Since coming out in a YouTube video in December 2013, Tom Daley has become one of the most prominent LGBT+ voices in sport.
After tying the knot with Oscar-winning screenwriter and activist Dustin Lance Black in 2017, the pair announced on Valentine’s Day this year that they are expecting a child via surrogate.
But after winning a gold medal at the Commonwealth Games in synchronised diving, Daley took the opportunity to acknowledge that many LGBT+ people around the world do not enjoy the same freedoms and opportunities.
Tweeting a picture of himself and his diving partner Dan Goodfellow clutching their gold medals, Daley highlighted the fact that same-sex intimacy is illegal in 37 out of 53 Commonwealth countries.
The number of nations that criminalise with homosexuality is slowly decreasing, but 72 countries continue to criminalise male homosexuality, with 45 criminalising same-sex acts between women.
More than half of the nations that criminalise homosexuality are members of the Commonwealth.
In some Commonwealth nations, such as Nigeria, Uganda and Brunei, life has arguably become more challenging for LGBT+ people in recent years.
In 2017, the Commonwealth Equality Network (TCEN) became the first LGBT+ network to receive Commonwealth accreditation, putting the human rights of LGBT+ people on the agenda. The network comprises 46 member organisations representing 44 countries drawn from all five Commonwealth regions.
Scott Cuthbertson of The Equality Network, Scotland's national LGBT+ equality and human rights charity, represented TCEN at the Commonwealth Games 2018. Cuthbertson brought a groundbreaking human rights exhibition, which highlights the latest global developments in LGBT+ rights, from Glasgow to Australia. The exhibition is on display at Pride House, the official LGBT+ sanctuary house at the Commonwealth Games.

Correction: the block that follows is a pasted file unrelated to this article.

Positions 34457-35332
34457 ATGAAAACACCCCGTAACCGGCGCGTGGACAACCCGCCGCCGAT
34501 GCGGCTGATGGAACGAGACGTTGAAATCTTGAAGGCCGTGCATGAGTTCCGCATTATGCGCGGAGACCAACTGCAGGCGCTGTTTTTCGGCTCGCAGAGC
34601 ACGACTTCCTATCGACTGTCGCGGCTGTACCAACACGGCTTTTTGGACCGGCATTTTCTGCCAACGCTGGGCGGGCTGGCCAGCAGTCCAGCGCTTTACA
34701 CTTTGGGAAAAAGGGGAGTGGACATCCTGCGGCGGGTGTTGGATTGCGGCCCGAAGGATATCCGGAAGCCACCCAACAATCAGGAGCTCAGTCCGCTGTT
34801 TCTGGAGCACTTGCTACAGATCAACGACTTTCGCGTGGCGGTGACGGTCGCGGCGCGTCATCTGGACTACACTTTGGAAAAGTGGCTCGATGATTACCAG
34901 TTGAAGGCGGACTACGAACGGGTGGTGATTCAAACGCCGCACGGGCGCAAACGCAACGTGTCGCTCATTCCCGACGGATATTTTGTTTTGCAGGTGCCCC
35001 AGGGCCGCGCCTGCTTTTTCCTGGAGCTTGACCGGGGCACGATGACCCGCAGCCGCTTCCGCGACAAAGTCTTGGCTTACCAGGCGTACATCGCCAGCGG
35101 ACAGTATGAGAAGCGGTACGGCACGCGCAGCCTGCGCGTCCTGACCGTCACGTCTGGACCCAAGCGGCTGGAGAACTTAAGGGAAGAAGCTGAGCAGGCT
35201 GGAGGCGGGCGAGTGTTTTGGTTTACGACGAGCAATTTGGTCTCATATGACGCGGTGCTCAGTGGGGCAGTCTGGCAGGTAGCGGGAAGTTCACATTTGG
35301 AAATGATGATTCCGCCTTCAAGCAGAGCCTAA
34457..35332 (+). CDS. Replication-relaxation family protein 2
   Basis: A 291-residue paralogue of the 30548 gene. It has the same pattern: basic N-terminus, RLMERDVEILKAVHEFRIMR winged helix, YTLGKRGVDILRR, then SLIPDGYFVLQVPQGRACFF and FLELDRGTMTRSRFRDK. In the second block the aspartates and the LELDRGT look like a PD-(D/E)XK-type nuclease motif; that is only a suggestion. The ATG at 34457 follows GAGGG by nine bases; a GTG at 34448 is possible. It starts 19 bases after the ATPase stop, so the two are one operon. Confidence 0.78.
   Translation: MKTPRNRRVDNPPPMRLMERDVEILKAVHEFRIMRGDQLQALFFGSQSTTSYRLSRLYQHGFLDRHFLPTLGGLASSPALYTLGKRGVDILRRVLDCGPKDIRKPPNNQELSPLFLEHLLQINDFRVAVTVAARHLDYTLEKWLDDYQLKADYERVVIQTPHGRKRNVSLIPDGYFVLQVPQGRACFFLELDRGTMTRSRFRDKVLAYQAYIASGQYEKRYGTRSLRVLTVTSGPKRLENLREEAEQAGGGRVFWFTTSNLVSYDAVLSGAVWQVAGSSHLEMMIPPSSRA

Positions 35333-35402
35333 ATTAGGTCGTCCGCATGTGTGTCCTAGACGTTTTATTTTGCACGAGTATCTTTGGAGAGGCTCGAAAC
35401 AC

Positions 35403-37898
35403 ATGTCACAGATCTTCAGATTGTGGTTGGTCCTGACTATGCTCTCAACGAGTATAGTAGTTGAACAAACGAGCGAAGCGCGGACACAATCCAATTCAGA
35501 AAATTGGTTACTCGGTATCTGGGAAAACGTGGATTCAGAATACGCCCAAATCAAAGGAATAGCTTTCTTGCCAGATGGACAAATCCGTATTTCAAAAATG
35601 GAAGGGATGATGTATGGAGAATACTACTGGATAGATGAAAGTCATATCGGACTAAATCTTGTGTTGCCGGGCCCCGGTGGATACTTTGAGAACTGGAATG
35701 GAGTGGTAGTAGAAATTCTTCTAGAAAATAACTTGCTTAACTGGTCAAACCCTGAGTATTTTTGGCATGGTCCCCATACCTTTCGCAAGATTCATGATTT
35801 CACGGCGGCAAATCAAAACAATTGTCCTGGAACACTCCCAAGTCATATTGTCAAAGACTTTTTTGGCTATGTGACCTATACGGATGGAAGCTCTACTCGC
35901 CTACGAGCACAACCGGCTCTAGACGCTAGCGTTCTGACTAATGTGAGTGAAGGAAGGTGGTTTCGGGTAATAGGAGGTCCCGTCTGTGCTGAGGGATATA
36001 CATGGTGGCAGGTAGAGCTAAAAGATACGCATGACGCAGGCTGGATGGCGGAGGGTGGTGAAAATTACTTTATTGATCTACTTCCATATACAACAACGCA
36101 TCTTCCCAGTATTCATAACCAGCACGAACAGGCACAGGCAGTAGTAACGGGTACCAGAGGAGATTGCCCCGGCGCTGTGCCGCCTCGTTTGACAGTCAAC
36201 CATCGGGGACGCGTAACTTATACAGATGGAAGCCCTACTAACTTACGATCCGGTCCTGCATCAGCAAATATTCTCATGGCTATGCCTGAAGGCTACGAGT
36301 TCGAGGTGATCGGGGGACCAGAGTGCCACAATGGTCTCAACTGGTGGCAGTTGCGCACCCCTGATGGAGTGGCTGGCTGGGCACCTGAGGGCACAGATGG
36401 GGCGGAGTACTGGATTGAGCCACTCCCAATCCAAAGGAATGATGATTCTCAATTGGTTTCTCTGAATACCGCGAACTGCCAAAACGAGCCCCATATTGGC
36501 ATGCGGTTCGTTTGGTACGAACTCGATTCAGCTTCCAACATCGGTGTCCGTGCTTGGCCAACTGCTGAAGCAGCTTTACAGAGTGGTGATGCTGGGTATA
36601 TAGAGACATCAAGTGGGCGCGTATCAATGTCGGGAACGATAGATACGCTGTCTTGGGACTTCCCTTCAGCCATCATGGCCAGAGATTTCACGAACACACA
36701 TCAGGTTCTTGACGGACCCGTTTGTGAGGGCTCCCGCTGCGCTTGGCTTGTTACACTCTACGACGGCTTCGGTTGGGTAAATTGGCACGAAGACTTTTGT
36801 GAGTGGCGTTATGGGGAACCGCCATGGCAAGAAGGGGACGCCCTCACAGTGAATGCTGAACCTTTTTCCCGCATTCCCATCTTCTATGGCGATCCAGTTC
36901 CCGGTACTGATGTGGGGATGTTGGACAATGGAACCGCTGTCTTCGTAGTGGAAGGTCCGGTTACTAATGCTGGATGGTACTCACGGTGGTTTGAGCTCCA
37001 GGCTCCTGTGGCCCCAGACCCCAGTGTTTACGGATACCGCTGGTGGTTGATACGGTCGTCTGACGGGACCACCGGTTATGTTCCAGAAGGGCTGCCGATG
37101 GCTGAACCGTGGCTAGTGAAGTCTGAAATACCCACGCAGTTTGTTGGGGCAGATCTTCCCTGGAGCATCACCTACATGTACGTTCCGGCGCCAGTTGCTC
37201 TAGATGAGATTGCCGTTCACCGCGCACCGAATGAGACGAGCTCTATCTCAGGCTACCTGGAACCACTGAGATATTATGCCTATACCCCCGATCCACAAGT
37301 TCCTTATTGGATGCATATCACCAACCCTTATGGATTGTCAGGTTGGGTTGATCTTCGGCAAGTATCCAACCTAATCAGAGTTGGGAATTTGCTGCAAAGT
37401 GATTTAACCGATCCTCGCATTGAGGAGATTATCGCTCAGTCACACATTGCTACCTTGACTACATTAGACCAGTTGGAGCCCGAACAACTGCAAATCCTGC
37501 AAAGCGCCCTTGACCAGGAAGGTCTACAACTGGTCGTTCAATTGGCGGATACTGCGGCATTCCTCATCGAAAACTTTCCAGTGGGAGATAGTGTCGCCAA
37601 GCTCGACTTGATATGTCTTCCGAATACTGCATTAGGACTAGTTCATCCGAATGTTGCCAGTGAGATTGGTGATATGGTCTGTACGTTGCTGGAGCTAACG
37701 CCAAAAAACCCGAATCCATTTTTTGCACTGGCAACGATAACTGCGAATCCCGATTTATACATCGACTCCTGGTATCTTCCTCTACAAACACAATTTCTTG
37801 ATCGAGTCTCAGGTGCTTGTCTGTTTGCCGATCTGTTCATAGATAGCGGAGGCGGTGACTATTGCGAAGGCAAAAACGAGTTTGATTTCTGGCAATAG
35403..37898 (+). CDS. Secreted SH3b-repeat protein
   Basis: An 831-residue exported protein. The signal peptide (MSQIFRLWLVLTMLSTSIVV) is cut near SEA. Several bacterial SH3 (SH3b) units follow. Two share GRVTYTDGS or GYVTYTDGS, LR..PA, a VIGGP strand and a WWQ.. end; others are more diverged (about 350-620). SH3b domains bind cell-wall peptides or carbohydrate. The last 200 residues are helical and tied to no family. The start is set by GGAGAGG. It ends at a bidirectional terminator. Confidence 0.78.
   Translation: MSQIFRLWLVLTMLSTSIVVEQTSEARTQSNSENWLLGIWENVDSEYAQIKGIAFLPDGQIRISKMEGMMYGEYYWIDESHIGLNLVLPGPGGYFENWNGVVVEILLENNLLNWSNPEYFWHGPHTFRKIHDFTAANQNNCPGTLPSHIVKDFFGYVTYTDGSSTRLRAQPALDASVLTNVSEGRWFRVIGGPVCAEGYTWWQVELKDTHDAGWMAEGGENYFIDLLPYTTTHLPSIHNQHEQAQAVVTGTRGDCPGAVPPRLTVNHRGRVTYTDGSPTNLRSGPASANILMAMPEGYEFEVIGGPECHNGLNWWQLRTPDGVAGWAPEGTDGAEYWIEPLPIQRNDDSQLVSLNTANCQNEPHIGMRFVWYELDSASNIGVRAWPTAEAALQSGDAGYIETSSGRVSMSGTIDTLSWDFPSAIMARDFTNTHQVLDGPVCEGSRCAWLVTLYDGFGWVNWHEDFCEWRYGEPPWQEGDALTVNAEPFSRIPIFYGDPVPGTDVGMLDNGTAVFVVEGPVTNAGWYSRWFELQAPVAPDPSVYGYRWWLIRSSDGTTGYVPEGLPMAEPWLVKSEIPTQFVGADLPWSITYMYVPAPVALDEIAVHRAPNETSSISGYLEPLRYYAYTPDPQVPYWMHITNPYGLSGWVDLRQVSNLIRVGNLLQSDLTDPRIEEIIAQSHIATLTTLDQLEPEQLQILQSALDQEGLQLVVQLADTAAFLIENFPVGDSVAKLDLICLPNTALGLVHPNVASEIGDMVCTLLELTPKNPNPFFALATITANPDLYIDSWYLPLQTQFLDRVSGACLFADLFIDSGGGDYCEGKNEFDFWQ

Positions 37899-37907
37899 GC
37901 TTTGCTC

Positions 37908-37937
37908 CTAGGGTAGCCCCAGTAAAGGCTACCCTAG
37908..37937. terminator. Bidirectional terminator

Emphasising the importance of LGBT+ role models and visibility in sport, Cuthbertson welcomes Daley’s intervention.
Sport is a powerful vehicle for social change and building understanding within and between communities. It is heartening that LGBT+ people young and old now have role models like Tom Daley speaking out about LGBT+ issues.
But with 72 countries still criminalising same sex intimacy, including 37 Commonwealth member nations, it is clear that we still have a long way to go in the fight for global LGBT+ equality.
The opening ceremony of the 2014 Commonwealth Games in Glasgow featured a same-sex kiss. At the time, 42 Commonwealth nations criminalised homosexuality.
After the conclusion of this year's Commonwealth Games, government leaders and activists from across the world will descend on London for the Commonwealth Heads of Government Meeting 2018. This year’s event will feature the largest contingent of LGBT+ activists ever to participate, most of whom are from criminalising countries.
Paul Dillane, Executive Director of LGBT+ human rights charity Kaleidoscope Trust, a co-founding member and current Secretariat of TCEN, also welcomed Daley's remarks.
Ahead of next week's Commonwealth Summit, we welcome Tom Daley's message of hope: a world where every LGBT+ person can live their lives openly and in safety.